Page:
let end = 2.0
let distance = 0.1

for color in sequence(state: -1.0, next: { $0 += 1; let next = start + $0 * distance; return next < end ? next : nil }) {

}

--
Brent Royal-Gordon
Architechies

--
Trent Nadeau
_______________________________________________
swift-evolution mailing list
swift-evolution@swift.org <mailto:swift-evolution@swift.org>
https://lists.swift.org/mailman/listinfo/swift-evolution

_______________________________________________
swift-evolution mailing list
swift-evolution@swift.org
https://lists.swift.org/mailman/listinfo/swift-evolution


(Patrick Smith) #15

I think that is a little confusing and has potential to be ‘abused’. I think it’s more confusing that a `for(;;)` loop for instance, and that got removed. I think var + AnyIterator is more explicit, and can become the canonical way to do this.

Hopefully AnyIterator can be optimized to the same performance.

···

On 20 May 2016, at 10:57 AM, Erica Sadun via swift-evolution <swift-evolution@swift.org> wrote:

On May 19, 2016, at 6:52 PM, Kevin Ballard via swift-evolution <swift-evolution@swift.org <mailto:swift-evolution@swift.org>> wrote:

After having given this some thought, it seems apparent that `sequence(state:next:)` is equivalent to `AnyIterator({ ... })` where the closure captures a single mutable variable. The microbenchmark performance may differ slightly, as the AnyIterator version will allocate a box on the heap to hold the captured variable (assuming it can't get inlined entirely), whereas UnfoldSequence won't. But the functionality is the same.

Thus the question: do we want to keep `sequence(state:next:)` or is it too close to AnyIterator in functionality? Arguments in favor of `sequence(state:next:)`:

* It's equivalent to unfold and the dual of reduce, so people who've used functional programming languages may expect it to exist.
* It allows you to create ad-hoc stateful sequences without polluting the current scope with a variable that exists solely to be captured.
* If the cost of a small heap allocation is significant for your code, it may be more performant than AnyIterator.

Personally, the most important reason here for me is not having to pollute the current closure with a variable. And this could actually be solved another way, by allowing the use of `var` in a capture list, which would let you say something like `AnyGenerator({ [var state=foo] in ... })`.

Given all this, at this point I'm actually leaning towards saying`sequence(state:next:)` doesn't pull its own weight and we should just go with `sequence(initial:next:)`.

-Kevin Ballard

Adding on, to the best of my understanding the biggest win in the stateful variation is to be able to create a sequence from a starting state without declaring any external variables, as in the perfectly wrong and evil example I showed Kevin:

enum Finger: Int { case Thumb = 1, Pointer, Middle, Ring, Pinky }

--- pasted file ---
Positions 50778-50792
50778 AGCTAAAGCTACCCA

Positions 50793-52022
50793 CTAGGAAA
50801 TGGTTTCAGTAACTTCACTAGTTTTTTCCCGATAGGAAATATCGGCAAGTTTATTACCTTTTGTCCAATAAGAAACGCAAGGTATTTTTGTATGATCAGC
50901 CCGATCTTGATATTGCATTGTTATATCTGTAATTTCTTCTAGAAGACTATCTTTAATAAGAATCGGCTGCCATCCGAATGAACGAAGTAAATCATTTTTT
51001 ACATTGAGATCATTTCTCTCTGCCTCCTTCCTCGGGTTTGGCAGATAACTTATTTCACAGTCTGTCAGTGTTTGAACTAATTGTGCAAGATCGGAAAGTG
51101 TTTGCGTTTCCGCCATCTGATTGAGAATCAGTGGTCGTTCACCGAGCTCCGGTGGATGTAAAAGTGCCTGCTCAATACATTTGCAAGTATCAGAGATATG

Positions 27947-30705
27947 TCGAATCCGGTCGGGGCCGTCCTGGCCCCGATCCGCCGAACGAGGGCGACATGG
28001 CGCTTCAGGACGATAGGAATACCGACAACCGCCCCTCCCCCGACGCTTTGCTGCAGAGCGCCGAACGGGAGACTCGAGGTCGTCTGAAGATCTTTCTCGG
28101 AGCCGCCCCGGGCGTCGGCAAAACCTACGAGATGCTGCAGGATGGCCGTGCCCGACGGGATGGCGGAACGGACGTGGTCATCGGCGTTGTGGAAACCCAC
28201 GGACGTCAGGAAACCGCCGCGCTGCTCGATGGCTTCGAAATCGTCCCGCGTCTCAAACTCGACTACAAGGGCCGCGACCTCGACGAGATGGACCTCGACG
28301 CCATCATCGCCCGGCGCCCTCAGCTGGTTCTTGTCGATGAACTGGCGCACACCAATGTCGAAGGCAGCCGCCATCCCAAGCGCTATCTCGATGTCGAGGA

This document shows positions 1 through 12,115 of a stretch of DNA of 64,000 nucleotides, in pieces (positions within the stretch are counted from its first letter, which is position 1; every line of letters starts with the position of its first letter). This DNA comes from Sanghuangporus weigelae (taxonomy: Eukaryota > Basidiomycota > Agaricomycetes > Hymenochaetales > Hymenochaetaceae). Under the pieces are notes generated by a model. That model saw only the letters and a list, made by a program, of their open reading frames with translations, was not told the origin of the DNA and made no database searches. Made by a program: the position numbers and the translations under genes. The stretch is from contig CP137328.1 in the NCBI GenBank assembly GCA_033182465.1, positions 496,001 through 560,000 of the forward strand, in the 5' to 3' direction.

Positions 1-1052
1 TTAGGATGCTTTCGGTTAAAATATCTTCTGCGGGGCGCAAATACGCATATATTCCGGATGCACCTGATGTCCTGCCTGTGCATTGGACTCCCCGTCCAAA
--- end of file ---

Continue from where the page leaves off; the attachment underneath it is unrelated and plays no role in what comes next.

extension Finger {
    static func members() -> AnySequence<Finger> {
        return sequence(Thumb.rawValue, next: {
            (inout idx: Int) in
            defer { idx += 1 }
            return Finger(rawValue: idx)
        })
    }
}

for finger in Finger.members() { print(finger) }

-- E

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swift-evolution@swift.org <mailto:swift-evolution@swift.org>
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(Dave Abrahams) #16

On behalf of Dmitri Gribenko, Max Moiseev, and myself:

After having given this some thought, it seems apparent that `sequence
(state:next:)` is equivalent to `AnyIterator({ ... })` where the closure
captures a single mutable variable.

Yes.

The microbenchmark performance may differ slightly, as the AnyIterator
version will allocate a box on the heap to hold the captured variable
(assuming it can't get inlined entirely), whereas UnfoldSequence
won't. But the functionality is the same. Thus the question: do we
want to keep `sequence(state:next:)` or is it too close to AnyIterator
in functionality?

We think the need to do a capture is icky, so the sequence form is
almost always better.

Arguments in favor of `sequence(state:next:)`: *
It's equivalent to unfold and the dual of reduce, so people who've
used functional programming languages may expect it to exist. * It
allows you to create ad-hoc stateful sequences without polluting the
current scope with a variable that exists solely to be captured. * If
the cost of a small heap allocation is significant for your code, it
may be more performant than AnyIterator. Personally, the most
important reason here for me is not having to pollute the current
closure with a variable. And this could actually be solved another
way, by allowing the use of `var` in a capture list, which would let
you say something like `AnyGenerator({ [var state=foo] in ... })`.
Given all this, at this point I'm actually leaning towards
saying`sequence (state:next:)` doesn't pull its own weight and we
should just go with `sequence (initial:next:)`. -Kevin Ballard

We forgot to mention this earlier: we prefer “first” over “initial” as the